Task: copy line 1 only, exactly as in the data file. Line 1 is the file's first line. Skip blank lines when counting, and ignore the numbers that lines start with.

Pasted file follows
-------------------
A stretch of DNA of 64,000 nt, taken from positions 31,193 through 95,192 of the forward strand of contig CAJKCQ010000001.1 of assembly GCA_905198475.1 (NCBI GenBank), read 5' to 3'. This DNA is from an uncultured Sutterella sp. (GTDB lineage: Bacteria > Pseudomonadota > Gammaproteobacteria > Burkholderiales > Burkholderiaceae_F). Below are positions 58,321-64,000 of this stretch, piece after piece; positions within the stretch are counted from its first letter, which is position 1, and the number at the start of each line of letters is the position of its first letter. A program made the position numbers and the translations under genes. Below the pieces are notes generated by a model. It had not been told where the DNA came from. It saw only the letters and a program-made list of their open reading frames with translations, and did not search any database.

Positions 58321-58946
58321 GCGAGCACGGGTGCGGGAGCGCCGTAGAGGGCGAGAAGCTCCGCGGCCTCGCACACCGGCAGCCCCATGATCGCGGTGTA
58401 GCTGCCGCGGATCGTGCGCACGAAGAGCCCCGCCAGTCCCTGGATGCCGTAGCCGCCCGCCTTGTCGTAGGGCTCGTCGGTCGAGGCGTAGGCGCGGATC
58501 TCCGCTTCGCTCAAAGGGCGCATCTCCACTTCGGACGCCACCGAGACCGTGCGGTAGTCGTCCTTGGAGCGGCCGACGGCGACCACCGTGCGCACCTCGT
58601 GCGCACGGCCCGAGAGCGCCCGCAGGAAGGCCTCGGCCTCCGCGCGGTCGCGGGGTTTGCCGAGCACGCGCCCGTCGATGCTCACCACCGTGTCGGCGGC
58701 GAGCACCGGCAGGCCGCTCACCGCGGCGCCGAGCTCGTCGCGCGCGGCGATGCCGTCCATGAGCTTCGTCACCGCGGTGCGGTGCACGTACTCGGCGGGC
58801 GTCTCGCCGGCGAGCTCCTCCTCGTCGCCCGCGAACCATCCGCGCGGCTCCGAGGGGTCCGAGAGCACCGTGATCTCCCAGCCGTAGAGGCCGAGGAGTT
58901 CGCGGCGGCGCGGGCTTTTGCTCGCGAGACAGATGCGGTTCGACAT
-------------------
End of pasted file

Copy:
A stretch of DNA of 64,000 nt, taken from positions 31,193 through 95,192 of the forward strand of contig CAJKCQ010000001.1 of assembly GCA_905198475.1 (NCBI GenBank), read 5' to 3'. This DNA is from an uncultured Sutterella sp. (GTDB lineage: Bacteria > Pseudomonadota > Gammaproteobacteria > Burkholderiales > Burkholderiaceae_F). Below are positions 58,321-64,000 of this stretch, piece after piece; positions within the stretch are counted from its first letter, which is position 1, and the number at the start of each line of letters is the position of its first letter. A program made the position numbers and the translations under genes. Below the pieces are notes generated by a model. It had not been told where the DNA came from. It saw only the letters and a program-made list of their open reading frames with translations, and did not search any database.